Lost Locket of Windbrace Hall by Beverly C. Warren

Lost Locket of Windbrace Hall rating
(No Series)

Falsely accused of theft, Juliet Fletcher fled across the barren windswept moors with nothing but the precious locket she treasured above all else. When Lord Victor Manchester found her, all alone in the world and suffering from hunger and exposure, his generous offer of a position seemed like the answer to Juliet's prayers.

But Windbrace Hall proved even more inhospitable than the savage moors. For its turreted walls sheltered an unknown enemy who immediately recognized the locket Juliet wore, and knew the dark secret it concealed.
Her safe haven had become a prison where she could trust no one, least of all the handsome master of Windbrace Hall himself.

If this book was a road, you'd kill yourself walking around all the plotholes.
From making no sense whatsoever for not getting angrier and telling people she was kidnapped and sold as a worker, to then staying in that hostile house where it was obviously dangerous so she could earn a little more money, the heroine had little common sense. When she was threatened, her feeble excuses for not telling others at the right times were silly. She also spent much of the book almost dying, passing out, and waking up in bed with the worried hero and doctor bent over her. It grew tedious for sure.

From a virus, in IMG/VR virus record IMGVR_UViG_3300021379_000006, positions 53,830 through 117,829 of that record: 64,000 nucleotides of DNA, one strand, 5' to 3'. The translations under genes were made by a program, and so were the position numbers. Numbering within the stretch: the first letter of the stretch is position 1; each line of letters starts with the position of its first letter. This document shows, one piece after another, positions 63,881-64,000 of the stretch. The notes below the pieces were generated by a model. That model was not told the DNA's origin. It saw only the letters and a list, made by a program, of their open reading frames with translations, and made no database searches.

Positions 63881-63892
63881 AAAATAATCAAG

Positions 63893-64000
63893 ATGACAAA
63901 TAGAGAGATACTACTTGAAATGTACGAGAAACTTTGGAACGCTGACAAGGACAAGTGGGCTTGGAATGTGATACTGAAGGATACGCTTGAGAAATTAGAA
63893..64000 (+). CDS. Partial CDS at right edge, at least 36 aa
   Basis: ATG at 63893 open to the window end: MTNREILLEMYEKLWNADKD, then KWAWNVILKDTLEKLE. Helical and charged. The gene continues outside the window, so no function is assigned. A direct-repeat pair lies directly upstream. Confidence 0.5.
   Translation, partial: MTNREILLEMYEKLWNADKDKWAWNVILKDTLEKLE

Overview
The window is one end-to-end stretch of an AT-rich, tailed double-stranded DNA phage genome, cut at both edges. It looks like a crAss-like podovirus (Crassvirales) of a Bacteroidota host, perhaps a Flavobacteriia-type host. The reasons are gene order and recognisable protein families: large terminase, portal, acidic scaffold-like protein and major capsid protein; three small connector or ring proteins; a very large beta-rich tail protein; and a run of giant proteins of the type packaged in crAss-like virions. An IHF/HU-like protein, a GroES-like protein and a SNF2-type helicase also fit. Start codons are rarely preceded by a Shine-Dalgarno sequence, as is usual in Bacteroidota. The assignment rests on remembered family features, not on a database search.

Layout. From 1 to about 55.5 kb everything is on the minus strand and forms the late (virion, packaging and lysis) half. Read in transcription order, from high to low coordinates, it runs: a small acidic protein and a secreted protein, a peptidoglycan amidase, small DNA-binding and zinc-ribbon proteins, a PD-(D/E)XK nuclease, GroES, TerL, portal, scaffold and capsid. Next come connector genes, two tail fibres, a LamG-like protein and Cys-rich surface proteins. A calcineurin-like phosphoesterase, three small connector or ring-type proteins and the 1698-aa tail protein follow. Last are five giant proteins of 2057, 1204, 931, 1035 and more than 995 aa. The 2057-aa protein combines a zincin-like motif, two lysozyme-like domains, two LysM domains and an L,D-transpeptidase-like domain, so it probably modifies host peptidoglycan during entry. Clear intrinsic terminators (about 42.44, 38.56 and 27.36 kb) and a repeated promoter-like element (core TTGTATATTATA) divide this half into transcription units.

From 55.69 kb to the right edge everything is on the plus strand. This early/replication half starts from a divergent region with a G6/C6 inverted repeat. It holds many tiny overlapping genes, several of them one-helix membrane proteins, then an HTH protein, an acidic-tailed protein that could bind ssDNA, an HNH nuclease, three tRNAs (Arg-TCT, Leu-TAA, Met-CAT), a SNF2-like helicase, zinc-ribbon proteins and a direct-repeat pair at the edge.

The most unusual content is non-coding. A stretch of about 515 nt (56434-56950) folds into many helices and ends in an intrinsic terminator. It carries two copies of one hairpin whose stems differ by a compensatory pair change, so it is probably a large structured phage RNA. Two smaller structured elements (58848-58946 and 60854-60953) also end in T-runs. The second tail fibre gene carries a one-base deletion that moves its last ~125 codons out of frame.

The villains in this book were bad to the bone, seriously. How could there be so many nasty characters in one land? They were astonishingly rude, and almost every man was portrayed as a potential rapist. At least the book redeemed itself sometimes with a few enjoyable characters like the widow Waters and Penny, the sister. They couldn't save the book a star but they could make it more enjoyable.

I also have to be confused that the heroine doesn't take care to fill in the widow over what happened to her - the poor woman was probably worried. She went after her runaway but why couldn't she send word before? And what about the end of the book where she promised the grandfather she'd live with him, but once that changed, how did she explain it? Confusing and strange indeed. The author dropped that without explaining it.

The hero was likeable enough but I felt little chemistry. There was treachery but little magic. Ah well, not all gothics can be winners, and even if I didn't like this one much, I dig Warren's writing style with words and it was hard to put down, paced quickly enough, and had good dialogue that fit the genre.

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